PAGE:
Implementing Lead Battery Usage and Maintenance Standards
Lead batteries are the silent workhorse, generating the power demanded of them. They are used and abused until end of life, then recycled to build a new lead battery.
Lithium batteries, on the other hand, tend to have more defined parameters regarding the usage that the battery system can tolerate. The depth of discharge is specified, and users are prevented from pushing the battery beyond these limits. The lead battery industry should work towards a similar standard for depth of discharge or a certain number of kilowatt hours to ensure the batteries operate at peak efficiency.
Lithium battery systems also include a battery management system that calculates the remaining charge, monitors the battery temperature and reports the data to external devices. As we ask for more performance from lead batteries, we need to be more diligent in defining appropriate use and proper maintenance. Power electronics can monitor that performance to maximize useful life, allowing thousands of cycles rather than hundreds.
Elevating the Message About Lead Battery Sustainability
Sustainable energy is defined as “meeting the needs of the present generations without compromising the ability of future generations to meet their own needs.” This definition should apply to both energy sources and the materials used to produce energy storage solutions.
The lead battery industry has a strong story about the sustainability of lead batteries that is unique in the energy storage space. Nearly 100 percent of lead can be recycled and infinitely reused without any loss of future performance capacity. Even though the U.S. is one of the leading producers of lead globally, over 80 percent of lead demand is met by North American battery recyclers. This domestic footprint minimizes potential supply chain disruptions and ensures recycling is done in an environmentally conscious way.
Lead is also the most recycled consumer product, with a 99 percent recycling rate. Recycling keeps more than 130 million lead batteries out of landfills each year. Approximately 80 percent of a lead battery consists of recycled materials, which include lead and plastic components. The lead battery industry must strive to continually improve the recycling process to maximize the recycled materials and minimize the carbon footprint.
By comparison, the recycling rate for lithium batteries is only about 5 percent. The lack of a robust recycling process is one of the drawbacks of lithium battery systems. The Environmental Protection Agency (EPA) is currently soliciting feedback to develop best practices on the end-of-life management of batteries in order to increase the recovery of critical minerals while recognizing that lead batteries are already recycled at a high rate.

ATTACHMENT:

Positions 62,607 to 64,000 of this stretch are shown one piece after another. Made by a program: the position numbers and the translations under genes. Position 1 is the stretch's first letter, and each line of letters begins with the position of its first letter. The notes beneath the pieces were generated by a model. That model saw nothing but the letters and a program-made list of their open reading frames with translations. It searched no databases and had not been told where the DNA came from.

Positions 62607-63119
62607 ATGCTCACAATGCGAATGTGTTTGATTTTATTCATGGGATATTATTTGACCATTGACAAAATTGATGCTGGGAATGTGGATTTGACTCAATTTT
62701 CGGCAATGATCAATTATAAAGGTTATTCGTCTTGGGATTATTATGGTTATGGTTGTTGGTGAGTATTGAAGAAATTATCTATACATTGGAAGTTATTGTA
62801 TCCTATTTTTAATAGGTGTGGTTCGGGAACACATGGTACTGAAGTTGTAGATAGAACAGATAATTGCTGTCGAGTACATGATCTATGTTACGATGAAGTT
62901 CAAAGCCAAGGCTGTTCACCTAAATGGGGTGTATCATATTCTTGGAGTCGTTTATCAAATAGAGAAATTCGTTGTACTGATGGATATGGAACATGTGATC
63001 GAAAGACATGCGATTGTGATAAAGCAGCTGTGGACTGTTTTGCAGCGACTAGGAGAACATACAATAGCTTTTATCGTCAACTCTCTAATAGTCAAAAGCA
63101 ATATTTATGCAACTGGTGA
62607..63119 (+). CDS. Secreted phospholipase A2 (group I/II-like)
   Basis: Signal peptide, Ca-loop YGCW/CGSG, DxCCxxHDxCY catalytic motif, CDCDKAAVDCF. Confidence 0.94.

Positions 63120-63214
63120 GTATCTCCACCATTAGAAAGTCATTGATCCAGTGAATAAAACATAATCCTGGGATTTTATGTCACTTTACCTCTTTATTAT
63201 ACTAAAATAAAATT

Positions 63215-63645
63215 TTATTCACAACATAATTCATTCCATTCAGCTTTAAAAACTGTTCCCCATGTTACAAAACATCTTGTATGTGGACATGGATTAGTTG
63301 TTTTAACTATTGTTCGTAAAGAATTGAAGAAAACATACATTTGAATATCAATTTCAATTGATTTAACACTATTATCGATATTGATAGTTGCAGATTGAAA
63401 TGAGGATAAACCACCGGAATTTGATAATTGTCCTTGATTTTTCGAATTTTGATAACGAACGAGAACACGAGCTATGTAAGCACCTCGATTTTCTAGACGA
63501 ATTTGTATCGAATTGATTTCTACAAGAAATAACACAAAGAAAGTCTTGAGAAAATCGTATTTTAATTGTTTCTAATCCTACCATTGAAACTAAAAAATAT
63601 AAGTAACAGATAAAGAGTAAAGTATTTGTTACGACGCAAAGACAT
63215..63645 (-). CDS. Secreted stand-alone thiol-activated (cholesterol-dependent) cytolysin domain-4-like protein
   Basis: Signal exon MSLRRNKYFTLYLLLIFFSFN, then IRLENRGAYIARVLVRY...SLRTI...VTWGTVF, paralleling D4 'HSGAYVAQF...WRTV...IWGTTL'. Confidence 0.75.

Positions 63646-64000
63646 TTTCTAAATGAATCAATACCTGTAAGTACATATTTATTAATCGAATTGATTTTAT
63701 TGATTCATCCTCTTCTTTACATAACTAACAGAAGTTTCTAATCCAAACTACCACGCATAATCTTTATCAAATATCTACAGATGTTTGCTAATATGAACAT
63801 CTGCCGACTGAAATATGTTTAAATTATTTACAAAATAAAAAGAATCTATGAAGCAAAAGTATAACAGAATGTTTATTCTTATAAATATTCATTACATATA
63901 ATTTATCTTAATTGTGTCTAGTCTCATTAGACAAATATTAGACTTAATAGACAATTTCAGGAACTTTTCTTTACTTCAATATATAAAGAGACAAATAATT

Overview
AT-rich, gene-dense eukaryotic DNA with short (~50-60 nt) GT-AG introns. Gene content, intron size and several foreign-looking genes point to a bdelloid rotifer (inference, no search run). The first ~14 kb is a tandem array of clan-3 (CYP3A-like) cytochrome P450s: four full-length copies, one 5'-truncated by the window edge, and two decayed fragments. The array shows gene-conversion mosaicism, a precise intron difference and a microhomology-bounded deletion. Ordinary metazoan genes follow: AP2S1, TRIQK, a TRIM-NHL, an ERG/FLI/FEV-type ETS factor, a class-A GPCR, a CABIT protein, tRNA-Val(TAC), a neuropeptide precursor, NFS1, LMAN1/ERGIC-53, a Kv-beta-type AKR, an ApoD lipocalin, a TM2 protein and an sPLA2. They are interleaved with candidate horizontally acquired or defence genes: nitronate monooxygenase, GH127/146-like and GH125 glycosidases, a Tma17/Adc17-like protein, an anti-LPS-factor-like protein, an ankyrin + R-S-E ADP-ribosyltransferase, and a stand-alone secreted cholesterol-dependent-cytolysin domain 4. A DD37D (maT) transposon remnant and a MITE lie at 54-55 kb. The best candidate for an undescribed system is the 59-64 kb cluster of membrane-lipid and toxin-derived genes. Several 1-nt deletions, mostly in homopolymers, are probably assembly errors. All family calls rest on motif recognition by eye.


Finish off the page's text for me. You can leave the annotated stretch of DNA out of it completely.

We must continue to share the success of the lead battery industry’s circular economy model with policymakers, customers and consumers. As the processes for recycling other battery chemistries mature, our industry may need to step up to provide access to our battery collection and transportation network footprint or potentially expand our recycling capabilities to accommodate other chemistries.
Bringing Lead Batteries into the Spotlight
Lithium has received significant attention and support from the DOE. A $5 million workforce initiative will support training programs and partnerships between the Department of Labor and the AFL-CIO for the domestic lithium battery supply chain. Lead battery manufacturers have just as much to contribute to achieving net-zero emissions goals, with a well-defined manufacturing footprint and dedicated workforce.
The lead battery industry is primed to be at the forefront of the energy storage landscape. The demand for energy storage is too high for a single solution to meet. Lead batteries already have lower capital costs at $260 per kWh, compared to $271 per kWh for lithium. But the price of lithium batteries has declined 97 percent since 1991.
In order to become more cost-competitive, we need to capitalize on research findings and advanced manufacturing, and continue to share the sustainability success story. Lead batteries are a vital part of the transition to clean sources of energy.
Mike Judd, President and Chief Operating Officer, Stryten Energy